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The Beginner’s Guide to Remuneration

The Beginner’s Guide to Remuneration

Remuneration (REM) is a topic that all human resources professionals will be acquainted with. After all, it needs to be addressed repeatedly throughout the candidate and employee experience.

But that doesn’t mean it’s a straightforward one. It is one of the most complex responsibilities HR is involved with handling. There are numerous considerations—and conflicting opinions—to keep in mind. Unfortunately, this means that those new to handling remuneration can quickly become overwhelmed.

That’s precisely why we created this beginner’s guide to remuneration. We specifically made it to support HR professionals who are seeking additional guidance for how to expertly handle remuneration matters in their workplace. Not only will we define remuneration and other key terms, but we’ll also touch on some important considerations to keep in mind.

Remuneration Meaning: What is Remuneration?


First thing’s first: let’s define remuneration. Remuneration is a term used to describe the forms of compensation an employee receives in return for working at a company.

It may include:

  • Salary, wage, and/or commission
  • Bonuses
  • Stock options
  • Overtime pay
  • Additional paid time off
  • Meal plan
  • Use of a company car
  • Fuel allowance
  • Any other employee benefits

Sometimes, the term ‘remuneration’ is used to refer only to an employee’s salary/wage/commission. In such cases, the term ‘total remuneration package’ may be used to indicate all forms of compensation an employee may receive (e.g. their salary, bonuses, meal plans, etc.).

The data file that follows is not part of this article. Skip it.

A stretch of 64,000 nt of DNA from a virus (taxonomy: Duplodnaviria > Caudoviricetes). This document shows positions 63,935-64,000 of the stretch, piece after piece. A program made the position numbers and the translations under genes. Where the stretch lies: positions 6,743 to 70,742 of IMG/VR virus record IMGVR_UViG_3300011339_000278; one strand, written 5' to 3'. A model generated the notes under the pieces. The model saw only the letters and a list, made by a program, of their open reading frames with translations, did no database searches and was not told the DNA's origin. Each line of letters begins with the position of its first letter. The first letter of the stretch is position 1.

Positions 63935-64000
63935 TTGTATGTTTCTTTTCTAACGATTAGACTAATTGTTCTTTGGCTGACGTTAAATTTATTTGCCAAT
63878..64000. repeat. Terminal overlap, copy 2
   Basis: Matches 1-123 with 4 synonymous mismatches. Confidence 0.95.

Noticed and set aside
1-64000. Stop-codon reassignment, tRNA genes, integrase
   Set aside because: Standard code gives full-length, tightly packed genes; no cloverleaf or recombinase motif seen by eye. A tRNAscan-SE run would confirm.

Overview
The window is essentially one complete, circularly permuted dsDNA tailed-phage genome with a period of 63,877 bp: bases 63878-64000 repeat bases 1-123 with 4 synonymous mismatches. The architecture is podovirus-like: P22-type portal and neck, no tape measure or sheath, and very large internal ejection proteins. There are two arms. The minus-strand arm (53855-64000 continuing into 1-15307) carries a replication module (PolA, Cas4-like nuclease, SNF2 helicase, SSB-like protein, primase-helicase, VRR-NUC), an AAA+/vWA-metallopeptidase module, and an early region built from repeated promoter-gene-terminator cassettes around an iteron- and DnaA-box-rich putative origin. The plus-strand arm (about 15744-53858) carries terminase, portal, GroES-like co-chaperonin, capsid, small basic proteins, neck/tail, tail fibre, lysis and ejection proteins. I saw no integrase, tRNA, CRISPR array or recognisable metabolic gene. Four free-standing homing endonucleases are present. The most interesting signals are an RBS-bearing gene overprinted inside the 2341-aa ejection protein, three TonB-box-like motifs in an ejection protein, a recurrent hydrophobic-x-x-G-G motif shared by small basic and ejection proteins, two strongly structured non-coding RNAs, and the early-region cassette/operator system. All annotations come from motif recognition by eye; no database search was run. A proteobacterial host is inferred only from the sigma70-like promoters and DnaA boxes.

However, strictly speaking, remuneration already refers to all forms of compensation offered to an employee, not just their salary/wage/commission.

Types of Remuneration

As we touched on above, the term remuneration includes salary, wages, and/or commission. But what are the differences between these forms of remuneration? Below we’ll distinguish these terms from one another and provide an example of each.


Salary refers to the amount of financial compensation an employee receives on an annual basis for working full-time or part-time at a company. It is usually paid every fortnight or month. An employee is usually paid the same amount on each pay day, regardless of how many hours they worked.

Salary example

Amanda works full-time at ABC Company. Her salary is $84,000 per annum. She usually works 38 hours a week. However, she occasionally ends up working overtime. As she is on a salary, she receives $7000 gross income every month ($84,000 / 12 months), whether or not she works 38 hours or more.


Wage refers to the amount of financial compensation an employee receives on an hourly basis for working at a company. It is usually paid every week, fortnight, or month. An employee’s wage may change according to how many hours they worked and if any penalty rates apply.

Wage example